Hilda Fay as Lady Macbeth and Bob Kelly as Macbeth in the Mill Theatre production.

Hilda Fay as Lady Macbeth and Bob Kelly as Macbeth in the Mill Theatre production.

How mad are the Macbeths? One of the defining characteristics of this text is its relative brevity, in terms of the Shakespearean oeuvre. It makes it an appealing choice for Leaving Certificate essay fodder, but presents something of a challenge to the practitioners who are undertaking to present it. Because it hits the ground running, the audience needs to know fairly sharpish that the Lord and Lady have the potential to lose their grip on reality entirely.

Given that there are seemingly endless narratives that involve remorseless killers — go and switch on the telly, now — to be presented with co-conspirators who achieve their ends and then go bananas, well... a modern audience, especially one populated by teenagers, are bound to be a bit skeptical. Like, what is their problem, anyway?

It’s all down to interpretation. Not only our interpretation of the play: it’s down to what Macbeth himself takes away from the witch’s prophecies, particularly in the second act, and in his Lady’s perception of what she herself is capable of. So much emphasis is put on the idea of ambition, and so much is put on the Lady’s madness, that it’s easy to overlook what happens to Macbeth’s mental state. Both are ripe for the paranoia, madness, and chaos that results from their actions, and when both equally descend down into the depths of the aforementioned, it makes for a more coherent experience. In the Mill Theatre’s production, three very clear choices are made, and have created the space for the remorse to unfold, in a believable and heartrending manner.

The first occurs when Macbeth receives the initial predictions from the weird sisters. Bob Kelly subtly but very clearly undergoes a mental shift: upon hearing the proclamation that he "shalt be king hereafter", Kelly visibly takes this charge on board, and from that moment, that very second, the complications begin. It’s there in the text, for sure, that this happens — Banquo asks him why does he start, and seem to fear things that do sound so fair — but this is the first time this reviewer has ever actually seen it demonstrated with such clarity.

The second is Lady Macbeth’s (Hilda Fay) response to the news that Duncan has arrived at her castle, so soon on the tail of her husband’s letter relaying the oracular news. A soliloquy that can be presented as just that — as the actress talking to herself aloud — is instead given the weight of an incantation. This was aided and betted by a simple lighting change, but it transformed what can be seen as a straightforward, if portentous, pep-talk into a dark charge to the lower powers to help her bring about the murder most foul. And in that, we can more easily perceive why the poor lady comes over all unhinged.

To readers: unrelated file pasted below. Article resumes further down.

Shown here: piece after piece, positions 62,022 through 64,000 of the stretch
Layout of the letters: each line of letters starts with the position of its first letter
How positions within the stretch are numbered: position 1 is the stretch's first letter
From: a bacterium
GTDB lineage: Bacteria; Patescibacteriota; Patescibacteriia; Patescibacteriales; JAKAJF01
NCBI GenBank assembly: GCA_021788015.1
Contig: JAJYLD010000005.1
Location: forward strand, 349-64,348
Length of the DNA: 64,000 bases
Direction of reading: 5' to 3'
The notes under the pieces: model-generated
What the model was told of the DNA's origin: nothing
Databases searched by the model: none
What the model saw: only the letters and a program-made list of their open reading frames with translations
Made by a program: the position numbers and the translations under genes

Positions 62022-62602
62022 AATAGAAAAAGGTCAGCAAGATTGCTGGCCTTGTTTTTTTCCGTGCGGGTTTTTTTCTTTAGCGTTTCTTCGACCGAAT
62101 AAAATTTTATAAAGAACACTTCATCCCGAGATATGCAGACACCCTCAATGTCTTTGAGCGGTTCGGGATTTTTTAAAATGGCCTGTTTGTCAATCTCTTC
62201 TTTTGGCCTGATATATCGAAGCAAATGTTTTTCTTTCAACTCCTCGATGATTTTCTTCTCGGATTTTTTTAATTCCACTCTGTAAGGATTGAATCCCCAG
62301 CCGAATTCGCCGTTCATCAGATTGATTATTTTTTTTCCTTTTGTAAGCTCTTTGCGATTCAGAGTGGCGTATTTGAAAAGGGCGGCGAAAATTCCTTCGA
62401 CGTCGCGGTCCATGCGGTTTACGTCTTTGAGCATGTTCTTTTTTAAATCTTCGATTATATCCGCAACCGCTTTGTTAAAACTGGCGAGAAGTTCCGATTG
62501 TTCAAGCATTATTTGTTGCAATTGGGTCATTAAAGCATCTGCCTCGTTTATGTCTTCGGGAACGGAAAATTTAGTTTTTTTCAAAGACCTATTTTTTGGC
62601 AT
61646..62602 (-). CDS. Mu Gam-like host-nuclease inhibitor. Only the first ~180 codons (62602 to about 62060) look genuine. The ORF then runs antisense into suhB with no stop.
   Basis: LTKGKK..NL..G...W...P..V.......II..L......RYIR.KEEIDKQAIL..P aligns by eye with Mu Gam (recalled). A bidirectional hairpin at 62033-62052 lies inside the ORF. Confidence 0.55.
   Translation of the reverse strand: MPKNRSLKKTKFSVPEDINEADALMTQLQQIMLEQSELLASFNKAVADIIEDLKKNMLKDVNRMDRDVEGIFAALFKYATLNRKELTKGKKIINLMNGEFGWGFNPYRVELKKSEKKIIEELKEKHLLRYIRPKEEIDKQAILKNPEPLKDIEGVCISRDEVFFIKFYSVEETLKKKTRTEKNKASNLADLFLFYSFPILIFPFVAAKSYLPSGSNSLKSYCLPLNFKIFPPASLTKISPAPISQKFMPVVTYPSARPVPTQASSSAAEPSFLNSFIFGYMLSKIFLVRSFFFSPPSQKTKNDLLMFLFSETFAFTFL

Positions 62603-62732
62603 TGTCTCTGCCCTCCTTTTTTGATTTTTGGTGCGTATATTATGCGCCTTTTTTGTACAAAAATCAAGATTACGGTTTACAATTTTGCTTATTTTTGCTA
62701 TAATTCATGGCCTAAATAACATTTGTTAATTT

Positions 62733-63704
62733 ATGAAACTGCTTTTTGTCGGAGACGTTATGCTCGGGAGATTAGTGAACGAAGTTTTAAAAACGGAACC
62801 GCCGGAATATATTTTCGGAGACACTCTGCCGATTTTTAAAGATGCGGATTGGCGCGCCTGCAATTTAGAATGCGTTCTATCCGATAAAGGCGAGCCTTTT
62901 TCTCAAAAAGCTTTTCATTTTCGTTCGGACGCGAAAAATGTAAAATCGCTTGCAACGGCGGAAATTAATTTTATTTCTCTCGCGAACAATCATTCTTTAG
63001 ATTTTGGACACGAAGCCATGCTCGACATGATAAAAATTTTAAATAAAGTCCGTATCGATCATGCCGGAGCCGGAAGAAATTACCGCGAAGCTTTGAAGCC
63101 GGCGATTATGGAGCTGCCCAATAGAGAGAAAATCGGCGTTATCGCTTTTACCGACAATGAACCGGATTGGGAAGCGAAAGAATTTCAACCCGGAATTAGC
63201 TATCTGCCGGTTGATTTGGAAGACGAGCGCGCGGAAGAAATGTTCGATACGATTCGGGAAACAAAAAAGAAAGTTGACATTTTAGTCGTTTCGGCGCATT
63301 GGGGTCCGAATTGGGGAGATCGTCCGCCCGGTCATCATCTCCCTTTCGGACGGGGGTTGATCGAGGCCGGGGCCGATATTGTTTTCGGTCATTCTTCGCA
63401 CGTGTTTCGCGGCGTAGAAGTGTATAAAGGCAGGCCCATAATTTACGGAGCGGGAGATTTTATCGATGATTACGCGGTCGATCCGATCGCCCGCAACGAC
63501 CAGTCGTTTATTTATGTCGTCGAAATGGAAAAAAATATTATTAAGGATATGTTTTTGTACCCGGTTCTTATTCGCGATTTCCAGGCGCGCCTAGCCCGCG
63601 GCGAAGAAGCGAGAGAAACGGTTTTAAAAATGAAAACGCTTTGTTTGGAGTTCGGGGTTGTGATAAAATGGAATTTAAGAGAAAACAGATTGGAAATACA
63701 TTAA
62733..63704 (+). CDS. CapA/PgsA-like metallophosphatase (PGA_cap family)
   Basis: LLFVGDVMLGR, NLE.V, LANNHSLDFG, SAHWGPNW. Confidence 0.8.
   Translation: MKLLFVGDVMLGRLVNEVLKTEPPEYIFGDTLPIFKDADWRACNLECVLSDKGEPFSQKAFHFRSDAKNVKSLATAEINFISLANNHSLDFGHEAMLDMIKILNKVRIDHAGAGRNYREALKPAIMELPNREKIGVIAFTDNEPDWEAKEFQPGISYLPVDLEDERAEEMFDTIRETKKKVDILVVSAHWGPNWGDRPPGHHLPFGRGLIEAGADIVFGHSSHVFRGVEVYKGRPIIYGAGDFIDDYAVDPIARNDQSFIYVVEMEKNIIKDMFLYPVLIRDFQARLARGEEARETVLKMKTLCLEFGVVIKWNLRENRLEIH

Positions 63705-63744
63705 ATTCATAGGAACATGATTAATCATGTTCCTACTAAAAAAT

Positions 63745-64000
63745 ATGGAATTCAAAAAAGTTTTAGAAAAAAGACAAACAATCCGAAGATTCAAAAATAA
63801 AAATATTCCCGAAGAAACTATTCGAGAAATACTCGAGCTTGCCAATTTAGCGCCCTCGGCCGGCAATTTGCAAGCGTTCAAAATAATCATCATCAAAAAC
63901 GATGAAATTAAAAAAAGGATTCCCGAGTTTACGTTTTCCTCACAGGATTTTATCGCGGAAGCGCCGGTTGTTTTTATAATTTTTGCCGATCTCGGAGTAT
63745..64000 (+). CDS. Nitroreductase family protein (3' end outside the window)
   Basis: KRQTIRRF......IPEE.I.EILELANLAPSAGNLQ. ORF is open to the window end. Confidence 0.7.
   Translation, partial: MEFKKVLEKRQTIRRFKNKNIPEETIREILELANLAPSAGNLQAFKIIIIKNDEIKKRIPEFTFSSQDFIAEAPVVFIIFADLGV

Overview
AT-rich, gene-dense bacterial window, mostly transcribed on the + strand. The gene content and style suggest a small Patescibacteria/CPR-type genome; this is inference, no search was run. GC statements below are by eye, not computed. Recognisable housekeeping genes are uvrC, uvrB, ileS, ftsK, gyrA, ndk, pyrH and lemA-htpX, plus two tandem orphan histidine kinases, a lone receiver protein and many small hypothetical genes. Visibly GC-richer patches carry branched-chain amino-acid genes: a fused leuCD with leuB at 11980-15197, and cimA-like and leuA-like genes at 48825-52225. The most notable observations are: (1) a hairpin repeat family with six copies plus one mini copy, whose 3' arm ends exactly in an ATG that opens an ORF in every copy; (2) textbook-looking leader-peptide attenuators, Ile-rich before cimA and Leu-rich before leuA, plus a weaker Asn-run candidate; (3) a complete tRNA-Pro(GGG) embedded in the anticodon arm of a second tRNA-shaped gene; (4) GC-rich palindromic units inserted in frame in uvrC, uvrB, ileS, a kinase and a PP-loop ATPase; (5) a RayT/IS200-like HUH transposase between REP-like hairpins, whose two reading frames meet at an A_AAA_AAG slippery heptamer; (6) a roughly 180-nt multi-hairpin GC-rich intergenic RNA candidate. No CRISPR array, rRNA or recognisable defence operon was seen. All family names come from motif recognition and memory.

During the ‘Banquo’s Ghost’ scene, both Macbeths meet in their own particular states of mental distress, and here Geoff O’Keeffe has directed his lead actors, again, in one of the best interpretations of that scene this reviewer has seen. It is relatively underpopulated, which works to good effect: only three revellers accompany the Macbeths and the Ghost, and it makes the new King’s reactions even more inappropriate and deranged. It also gives his Lady, as the hostess in charge, even more reason for desperation and impatience. Arguably, it all falls apart just here, at that exact event, and both actors do the scene great justice.

The rest of the play wavers somewhere between the heath of old school and the moving wood of innovation: it begins with a youtube-y exegesis of the themes of the play, and then reverts back to a more traditional approach of vaguely old time-y costuming and properties, despite Duncan’s leather trousers and Macbeth’s bare-chested sporting of a woad-like substance for his armour in the final scene. Gerard Bourke's set is abstract and works well enough; some of the exits and entrances don’t make the best use of the playing area; the cast are not uniformly able for clear and natural speaking of the text. The use of rear projection brings its usual plusses and minuses: good use of madly racing clouds across the sky, but the degree of darkness required to make those images viewable often leaves the actors poorly illuminated.

It makes for somewhat inconsistent viewing, but the pleasure of seeing vital choices well-conceived and well-implemented is inviolate. The audience was its usual adolescent self, but also seemed far better behaved than usual, a testament in itself the Dundrum theatre’s presentation. Given that this reviewer has lost count of the number of times she has not only seen Macbeth, but has also seen it in adolescent company — that’s saying something.

Susan Conley is a cultural critic and author. Her latest book is That Magic Mischief (2013).

  • Review
  • Theatre

Macbeth by William Shakespeare

1 - 9 February, 2013

Produced by Mill Theatre Productions
In the Mill Theatre

Directed by Geoff O’Keeffe

Set Design: Gerard Bourke

Lighting Design: Barry Donaldson

Sound/Digital Design: Declan Brennan

Costume Design: Sinead Roberts

With: Bob Kelly, Hilda Fay, Steve Gunn, Kevin Shackleton, Anne Mekitarian, Muriel Caslin O’Hagan, Hilary Madigcan, Brain Molloy, Tom Ronayne, Finbarr Doyle, Declan Brennan, Kyle Hixon, Kate Canning, Liam McEvoy